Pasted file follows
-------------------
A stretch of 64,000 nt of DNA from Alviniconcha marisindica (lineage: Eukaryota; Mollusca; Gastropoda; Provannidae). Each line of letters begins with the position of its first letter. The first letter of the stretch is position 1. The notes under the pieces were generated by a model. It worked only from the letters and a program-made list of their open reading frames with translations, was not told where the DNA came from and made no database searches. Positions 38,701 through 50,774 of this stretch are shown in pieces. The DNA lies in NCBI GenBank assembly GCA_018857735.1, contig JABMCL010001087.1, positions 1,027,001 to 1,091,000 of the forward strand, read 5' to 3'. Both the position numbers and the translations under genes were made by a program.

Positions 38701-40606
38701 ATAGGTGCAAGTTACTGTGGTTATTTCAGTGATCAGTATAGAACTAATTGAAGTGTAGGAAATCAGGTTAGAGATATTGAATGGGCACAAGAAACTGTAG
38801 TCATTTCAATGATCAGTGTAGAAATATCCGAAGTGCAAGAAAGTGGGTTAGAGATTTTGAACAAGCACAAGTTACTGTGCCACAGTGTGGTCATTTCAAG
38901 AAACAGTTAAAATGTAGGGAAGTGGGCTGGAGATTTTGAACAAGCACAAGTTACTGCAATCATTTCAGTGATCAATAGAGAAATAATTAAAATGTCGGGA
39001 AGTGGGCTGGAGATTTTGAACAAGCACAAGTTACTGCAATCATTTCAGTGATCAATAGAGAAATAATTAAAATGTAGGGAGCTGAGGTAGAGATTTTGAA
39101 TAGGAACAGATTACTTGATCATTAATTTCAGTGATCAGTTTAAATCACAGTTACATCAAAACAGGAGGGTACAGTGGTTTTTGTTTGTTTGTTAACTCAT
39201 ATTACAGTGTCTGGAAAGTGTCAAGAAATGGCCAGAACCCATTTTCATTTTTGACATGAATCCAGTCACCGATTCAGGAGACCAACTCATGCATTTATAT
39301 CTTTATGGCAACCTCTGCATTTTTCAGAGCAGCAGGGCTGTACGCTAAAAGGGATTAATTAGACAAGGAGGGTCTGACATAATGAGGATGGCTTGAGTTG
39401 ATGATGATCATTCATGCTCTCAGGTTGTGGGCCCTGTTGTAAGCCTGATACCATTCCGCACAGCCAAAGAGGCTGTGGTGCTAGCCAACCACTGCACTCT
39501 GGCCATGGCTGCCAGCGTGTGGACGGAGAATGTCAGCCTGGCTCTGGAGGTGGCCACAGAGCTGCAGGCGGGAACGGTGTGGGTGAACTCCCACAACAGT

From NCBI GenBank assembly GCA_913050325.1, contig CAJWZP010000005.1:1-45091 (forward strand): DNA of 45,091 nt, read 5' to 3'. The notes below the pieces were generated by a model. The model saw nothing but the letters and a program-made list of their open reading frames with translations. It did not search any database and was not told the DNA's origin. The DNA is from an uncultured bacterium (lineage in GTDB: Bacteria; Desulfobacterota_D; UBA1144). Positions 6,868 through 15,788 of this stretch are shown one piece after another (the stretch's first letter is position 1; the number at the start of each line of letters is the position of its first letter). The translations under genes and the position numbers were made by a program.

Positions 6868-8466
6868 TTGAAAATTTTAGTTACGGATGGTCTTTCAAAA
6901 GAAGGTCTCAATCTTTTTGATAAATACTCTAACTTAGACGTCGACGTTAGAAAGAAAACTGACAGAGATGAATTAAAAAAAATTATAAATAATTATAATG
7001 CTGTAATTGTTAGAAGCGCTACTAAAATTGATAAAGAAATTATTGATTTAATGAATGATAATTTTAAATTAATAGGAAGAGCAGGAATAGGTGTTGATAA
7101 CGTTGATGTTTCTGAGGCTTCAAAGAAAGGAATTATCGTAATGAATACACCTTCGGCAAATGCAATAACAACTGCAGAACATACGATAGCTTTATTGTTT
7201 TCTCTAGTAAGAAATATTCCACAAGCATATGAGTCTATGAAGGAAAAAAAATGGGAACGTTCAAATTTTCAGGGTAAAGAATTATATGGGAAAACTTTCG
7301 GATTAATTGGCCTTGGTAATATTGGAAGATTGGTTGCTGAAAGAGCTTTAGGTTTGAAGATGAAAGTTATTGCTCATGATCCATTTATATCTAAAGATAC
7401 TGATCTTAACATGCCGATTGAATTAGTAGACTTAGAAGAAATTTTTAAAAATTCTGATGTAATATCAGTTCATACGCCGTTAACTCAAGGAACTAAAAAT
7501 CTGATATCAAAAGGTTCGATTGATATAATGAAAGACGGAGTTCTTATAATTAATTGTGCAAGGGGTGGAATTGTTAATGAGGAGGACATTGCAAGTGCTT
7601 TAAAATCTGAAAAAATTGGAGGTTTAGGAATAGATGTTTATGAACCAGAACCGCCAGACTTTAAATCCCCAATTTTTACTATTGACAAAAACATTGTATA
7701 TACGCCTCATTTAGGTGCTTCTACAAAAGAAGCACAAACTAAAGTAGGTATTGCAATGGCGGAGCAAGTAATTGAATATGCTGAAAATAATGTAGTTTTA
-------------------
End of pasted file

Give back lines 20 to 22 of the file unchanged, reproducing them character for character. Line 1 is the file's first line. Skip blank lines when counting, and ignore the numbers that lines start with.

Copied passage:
7401 TGATCTTAACATGCCGATTGAATTAGTAGACTTAGAAGAAATTTTTAAAAATTCTGATGTAATATCAGTTCATACGCCGTTAACTCAAGGAACTAAAAAT
7501 CTGATATCAAAAGGTTCGATTGATATAATGAAAGACGGAGTTCTTATAATTAATTGTGCAAGGGGTGGAATTGTTAATGAGGAGGACATTGCAAGTGCTT
7601 TAAAATCTGAAAAAATTGGAGGTTTAGGAATAGATGTTTATGAACCAGAACCGCCAGACTTTAAATCCCCAATTTTTACTATTGACAAAAACATTGTATA